Here’s how you can keep your home and get financial freedom with bankruptcy.
According to Statista, in June of 2021, Alabama had the highest bankruptcy filing rate in the United States with 306.37 residents per 100,000 filing for bankruptcy.
Often, bankruptcy tends to have a negative connotation that causes it to be viewed as a sign of defeat or failure, but it can be an effective tool that helps Alabama residents regroup and successfully move forward. Ultimately, bankruptcy laws were created in order to help Alabama residents, not hurt them.
Thus, if you are scared to file for bankruptcy because you could lose your home, you don’t have to be. Here’s how you can keep your home and get financial freedom from the experienced bankruptcy attorneys at David S. Clark in Opelika, Alabama.
DISCLAIMER: The following blog post is just advice, and you will be better served to call David S. Clark with your bankruptcy questions. This blog contains helpful tips and advice, but is not professional legal advice, and shouldn’t treated as such.
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Consider The Type of Bankruptcy
There are two main types of bankruptcy: Chapter 7 and Chapter 13. While there are a lot of differences between the two, the major point of contention comes from the differing exemptions to which you are entitled.
Property that is exempt generally includes the sort of items that are necessary for living or working (more formally known as the “necessities of life”). While bankruptcy law is foremost concerned with giving debtors a new start, there are still non-exempt properties. Non-exempt property generally covers all items that fall outside of these important necessities of life.
Court rulings and bankruptcy practice experience have established a general idea of what types of property are necessary to live. Below are a few examples of exempt properties that Chapter 7 and Chapter 13 bankruptcy grant.
- Cars (up to a certain value)
- Reasonably necessary clothing
- Household appliances
- Jewelry (up to a certain value)
- A portion of the equity in your home
- Tools of the debtor’s trade or profession (up to a certain value)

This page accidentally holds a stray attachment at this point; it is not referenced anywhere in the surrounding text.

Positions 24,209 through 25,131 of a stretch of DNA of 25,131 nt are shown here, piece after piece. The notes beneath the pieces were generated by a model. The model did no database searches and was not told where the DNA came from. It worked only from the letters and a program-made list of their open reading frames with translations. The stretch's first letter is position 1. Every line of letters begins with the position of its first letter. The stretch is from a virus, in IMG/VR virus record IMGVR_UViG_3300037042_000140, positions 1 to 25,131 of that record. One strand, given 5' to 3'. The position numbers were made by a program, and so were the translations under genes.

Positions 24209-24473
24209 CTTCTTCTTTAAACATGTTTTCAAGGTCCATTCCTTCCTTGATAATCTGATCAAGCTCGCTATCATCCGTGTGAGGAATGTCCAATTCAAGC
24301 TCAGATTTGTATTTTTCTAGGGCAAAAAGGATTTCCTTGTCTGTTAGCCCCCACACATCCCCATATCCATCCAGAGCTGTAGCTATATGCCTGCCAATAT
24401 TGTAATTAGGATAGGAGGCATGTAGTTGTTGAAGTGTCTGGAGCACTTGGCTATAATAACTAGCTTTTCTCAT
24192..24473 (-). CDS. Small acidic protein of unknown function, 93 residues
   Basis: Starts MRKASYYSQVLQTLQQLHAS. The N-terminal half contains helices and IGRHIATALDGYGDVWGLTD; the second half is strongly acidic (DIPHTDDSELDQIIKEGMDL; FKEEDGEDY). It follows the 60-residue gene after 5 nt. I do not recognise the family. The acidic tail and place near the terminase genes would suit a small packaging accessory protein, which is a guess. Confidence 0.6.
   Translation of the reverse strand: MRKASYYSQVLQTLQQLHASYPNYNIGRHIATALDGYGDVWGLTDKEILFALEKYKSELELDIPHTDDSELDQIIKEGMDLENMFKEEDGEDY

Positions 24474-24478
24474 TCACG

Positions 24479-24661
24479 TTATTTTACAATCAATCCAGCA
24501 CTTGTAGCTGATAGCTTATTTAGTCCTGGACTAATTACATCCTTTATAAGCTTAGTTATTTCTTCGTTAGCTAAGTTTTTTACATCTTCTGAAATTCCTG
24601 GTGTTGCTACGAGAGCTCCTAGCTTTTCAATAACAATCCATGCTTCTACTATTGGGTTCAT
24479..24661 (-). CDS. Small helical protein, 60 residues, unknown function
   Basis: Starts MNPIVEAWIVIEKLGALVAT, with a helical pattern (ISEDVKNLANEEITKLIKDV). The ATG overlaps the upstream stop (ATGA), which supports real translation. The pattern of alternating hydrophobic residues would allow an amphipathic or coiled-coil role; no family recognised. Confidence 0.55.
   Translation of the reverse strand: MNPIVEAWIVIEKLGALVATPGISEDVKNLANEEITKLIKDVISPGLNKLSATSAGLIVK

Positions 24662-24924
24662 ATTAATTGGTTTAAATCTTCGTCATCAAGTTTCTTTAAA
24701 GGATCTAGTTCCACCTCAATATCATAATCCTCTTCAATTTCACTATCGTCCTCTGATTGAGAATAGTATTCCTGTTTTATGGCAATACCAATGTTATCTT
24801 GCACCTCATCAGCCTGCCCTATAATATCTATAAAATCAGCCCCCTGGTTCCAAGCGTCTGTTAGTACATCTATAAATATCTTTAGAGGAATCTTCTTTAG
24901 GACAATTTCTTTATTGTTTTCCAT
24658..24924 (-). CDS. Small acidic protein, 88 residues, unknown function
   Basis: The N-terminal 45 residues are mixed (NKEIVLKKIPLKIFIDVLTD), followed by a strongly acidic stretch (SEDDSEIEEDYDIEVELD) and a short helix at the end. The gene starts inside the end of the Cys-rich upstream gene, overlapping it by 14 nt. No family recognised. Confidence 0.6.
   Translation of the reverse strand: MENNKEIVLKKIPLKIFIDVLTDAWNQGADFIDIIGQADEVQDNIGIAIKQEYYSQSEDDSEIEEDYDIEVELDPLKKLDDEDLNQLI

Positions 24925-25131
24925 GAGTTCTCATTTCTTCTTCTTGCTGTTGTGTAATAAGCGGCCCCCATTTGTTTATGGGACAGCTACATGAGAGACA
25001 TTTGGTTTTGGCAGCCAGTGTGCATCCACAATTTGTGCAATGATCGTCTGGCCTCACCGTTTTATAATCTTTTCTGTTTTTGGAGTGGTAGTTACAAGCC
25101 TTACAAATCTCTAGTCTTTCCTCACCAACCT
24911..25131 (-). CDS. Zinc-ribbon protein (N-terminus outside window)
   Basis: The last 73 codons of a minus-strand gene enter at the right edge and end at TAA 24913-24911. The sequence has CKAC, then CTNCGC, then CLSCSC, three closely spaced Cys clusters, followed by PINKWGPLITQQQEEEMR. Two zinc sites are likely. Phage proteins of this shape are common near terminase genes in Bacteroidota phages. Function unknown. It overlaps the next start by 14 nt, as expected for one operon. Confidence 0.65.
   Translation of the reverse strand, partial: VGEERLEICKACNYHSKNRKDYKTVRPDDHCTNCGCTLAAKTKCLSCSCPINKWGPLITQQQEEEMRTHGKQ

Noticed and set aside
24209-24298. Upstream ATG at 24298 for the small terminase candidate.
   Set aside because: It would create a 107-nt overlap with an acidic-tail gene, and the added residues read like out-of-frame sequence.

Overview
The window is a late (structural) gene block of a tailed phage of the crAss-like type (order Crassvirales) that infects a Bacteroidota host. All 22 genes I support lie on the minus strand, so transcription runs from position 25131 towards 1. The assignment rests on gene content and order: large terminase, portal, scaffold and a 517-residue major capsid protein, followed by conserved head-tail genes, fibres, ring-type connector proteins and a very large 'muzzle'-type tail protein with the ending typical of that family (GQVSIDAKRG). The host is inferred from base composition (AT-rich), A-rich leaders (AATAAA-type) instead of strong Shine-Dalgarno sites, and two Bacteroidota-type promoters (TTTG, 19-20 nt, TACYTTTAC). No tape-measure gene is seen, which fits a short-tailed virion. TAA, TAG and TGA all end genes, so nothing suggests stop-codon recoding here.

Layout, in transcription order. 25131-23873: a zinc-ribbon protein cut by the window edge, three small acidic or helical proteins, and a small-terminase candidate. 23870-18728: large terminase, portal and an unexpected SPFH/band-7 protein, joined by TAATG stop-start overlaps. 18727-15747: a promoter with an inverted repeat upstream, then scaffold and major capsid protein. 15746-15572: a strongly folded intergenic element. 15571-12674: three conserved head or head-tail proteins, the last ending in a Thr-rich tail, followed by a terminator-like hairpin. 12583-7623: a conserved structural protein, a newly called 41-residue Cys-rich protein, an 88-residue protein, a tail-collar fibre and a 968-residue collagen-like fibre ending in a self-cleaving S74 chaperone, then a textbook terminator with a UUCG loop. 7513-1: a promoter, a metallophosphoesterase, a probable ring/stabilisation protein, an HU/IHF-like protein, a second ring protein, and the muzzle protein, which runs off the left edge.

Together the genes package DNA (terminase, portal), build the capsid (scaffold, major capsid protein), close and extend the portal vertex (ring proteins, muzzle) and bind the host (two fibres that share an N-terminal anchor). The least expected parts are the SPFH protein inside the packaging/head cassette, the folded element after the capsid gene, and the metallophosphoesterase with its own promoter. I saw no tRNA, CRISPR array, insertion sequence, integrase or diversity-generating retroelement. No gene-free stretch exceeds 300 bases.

- A portion of unpaid but earned wages
- Family homes or “Homestead”
- Personal items (clothes)
- Household appliances and furniture
Consider Your Home Equity
At first glance, it can be disheartening to know you may lose your home if you file for Chapter 7 bankruptcy. Yet, there are still ways for you to keep it. When a trustee is deciding whether your home will be exempt, the overall equity of your home is their only consideration.
Equity is the market value of your house minus the balance on your mortgages or loans. It is important to consider and calculate your home equity because equity under the exemption limit means you can keep your home after you’ve filed for bankruptcy.
Unfortunately, if you have equity in your home over the exemption limit, you may be forced to sell your house to pay your debt or “buy it back” by paying a trustee your overall home value.
Life After Bankruptcy
As long as you continue to pay the mortgage, you are free to keep your home after bankruptcy. Yet, if you are unable to pay, the bank may eventually foreclose your home.
If you are an Auburn or Opelika, Alabama resident facing foreclosure, you are not alone. David S. Clark is a foreclosure defense attorney that is able to help you navigate the difficult waters of home foreclosures.
Auburn and Opelika Bankruptcy Attorney David S. Clark
David S. Clark is an experienced Auburn and Opelika Bankruptcy Attorney that understands the intricacies, complications, and stress that bankruptcy can present. If you need help navigating Chapter 7 or 13 bankruptcy, contact David S. Clark today!
DISCLAIMER: The above blog post is just advice, and you will be better served to call David S. Clark with your bankruptcy questions. This blog contains helpful tips and advice, but is not professional legal advice, and shouldn’t treated as such.